Not every one of Dick’s protagonists in Five Novels of the 1960s & 70s, chosen and annotated by Jonathan Lethem, is so self-possessed. Yet all live in malignant futures, each a distorted reflection in a shattered funhouse mirror. In the bleak Now Wait for Last Year, Earth’s government has aligned itself with Lilistar in a losing war against the ant-like reegs, a conflict in which withdrawal or a separate peace with the reegs will surely lead to occupation by the Stalinesque ‘Starmen. ‘Starmen agents hook the wife of surgeon Eric Sweetscent on the new drug JJ-180; one dose addicts completely and there is no cure. She in turn addicts her husband. Which then is the more terrifying — the reegs? The ‘Starmen? Or his wife?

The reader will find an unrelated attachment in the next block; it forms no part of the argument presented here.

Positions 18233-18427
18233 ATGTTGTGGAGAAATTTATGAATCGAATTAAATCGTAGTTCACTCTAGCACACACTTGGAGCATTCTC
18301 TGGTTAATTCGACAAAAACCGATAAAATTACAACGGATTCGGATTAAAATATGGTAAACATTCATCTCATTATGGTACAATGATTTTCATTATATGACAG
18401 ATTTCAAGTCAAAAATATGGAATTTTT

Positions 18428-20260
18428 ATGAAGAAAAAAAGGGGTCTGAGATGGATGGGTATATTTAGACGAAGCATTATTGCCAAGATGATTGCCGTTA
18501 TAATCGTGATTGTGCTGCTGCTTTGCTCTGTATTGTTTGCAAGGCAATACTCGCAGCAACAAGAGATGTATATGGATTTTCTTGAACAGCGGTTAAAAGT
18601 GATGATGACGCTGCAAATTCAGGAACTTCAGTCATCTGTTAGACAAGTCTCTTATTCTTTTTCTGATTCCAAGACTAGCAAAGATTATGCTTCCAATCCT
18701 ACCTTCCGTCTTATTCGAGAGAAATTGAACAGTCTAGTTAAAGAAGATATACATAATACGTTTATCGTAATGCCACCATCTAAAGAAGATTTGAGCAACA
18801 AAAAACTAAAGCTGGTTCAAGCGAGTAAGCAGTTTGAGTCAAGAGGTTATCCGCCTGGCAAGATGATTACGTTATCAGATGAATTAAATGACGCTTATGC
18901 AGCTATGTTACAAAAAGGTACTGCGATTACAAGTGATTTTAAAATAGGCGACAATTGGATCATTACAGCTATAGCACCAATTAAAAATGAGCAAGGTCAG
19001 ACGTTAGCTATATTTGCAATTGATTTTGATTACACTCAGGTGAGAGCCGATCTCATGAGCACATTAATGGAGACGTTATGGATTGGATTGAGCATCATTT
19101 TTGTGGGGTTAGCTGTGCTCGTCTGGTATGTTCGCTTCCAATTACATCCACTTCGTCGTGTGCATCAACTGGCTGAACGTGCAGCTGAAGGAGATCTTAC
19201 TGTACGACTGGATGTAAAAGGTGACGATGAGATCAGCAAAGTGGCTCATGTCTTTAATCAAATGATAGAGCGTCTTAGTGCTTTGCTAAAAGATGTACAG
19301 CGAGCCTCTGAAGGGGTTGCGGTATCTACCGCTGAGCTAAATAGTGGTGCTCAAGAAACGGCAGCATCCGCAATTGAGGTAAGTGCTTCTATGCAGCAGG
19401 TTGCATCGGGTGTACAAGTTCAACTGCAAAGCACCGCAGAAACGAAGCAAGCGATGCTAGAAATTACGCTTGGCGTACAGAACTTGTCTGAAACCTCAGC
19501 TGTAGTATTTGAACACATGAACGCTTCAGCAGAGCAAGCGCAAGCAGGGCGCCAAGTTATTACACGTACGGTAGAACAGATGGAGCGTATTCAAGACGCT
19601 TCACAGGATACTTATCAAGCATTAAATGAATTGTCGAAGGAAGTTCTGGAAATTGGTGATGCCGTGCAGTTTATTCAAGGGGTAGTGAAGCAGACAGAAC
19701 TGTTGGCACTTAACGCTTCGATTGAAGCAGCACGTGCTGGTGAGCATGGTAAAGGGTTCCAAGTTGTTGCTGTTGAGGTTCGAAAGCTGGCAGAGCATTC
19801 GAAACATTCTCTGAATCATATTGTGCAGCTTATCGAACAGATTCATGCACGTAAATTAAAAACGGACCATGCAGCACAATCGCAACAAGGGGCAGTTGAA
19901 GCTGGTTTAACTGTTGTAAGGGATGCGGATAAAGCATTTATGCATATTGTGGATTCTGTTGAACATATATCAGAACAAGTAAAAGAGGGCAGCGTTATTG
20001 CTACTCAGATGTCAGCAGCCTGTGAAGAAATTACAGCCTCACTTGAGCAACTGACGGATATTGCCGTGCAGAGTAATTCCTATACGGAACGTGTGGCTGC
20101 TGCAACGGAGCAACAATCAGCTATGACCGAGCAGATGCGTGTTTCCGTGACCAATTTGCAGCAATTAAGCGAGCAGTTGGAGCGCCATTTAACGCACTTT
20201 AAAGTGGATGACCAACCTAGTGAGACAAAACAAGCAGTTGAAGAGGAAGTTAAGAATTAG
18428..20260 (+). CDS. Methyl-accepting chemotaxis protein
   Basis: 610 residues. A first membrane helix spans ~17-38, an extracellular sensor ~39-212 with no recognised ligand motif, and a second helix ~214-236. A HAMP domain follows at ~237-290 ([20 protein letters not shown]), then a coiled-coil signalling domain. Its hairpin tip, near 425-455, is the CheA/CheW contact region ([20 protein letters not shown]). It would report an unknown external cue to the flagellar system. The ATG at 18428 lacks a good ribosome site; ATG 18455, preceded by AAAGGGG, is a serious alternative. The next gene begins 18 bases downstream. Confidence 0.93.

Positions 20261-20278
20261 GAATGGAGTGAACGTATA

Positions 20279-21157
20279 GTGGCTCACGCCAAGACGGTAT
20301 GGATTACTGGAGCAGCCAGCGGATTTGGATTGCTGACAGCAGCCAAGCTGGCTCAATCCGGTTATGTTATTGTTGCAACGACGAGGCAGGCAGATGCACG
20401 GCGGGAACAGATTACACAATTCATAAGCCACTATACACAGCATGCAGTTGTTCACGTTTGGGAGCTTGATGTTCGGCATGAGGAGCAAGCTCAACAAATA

Dick’s novels have a rough-draftness about them that wouldn’t be accepted in today’s publishing; Taverner’s assault by the extraterrestrial, for example, fades from Flow’s memory, the cause for his survival never explained or even hinted at. Some scenes have a tacked-on quality as if Dick were simply trying to reach his word count, but in the end they only add to the surreal flow of the narrative in which the reader can never be certain if what the characters experience occurs outside their own skulls.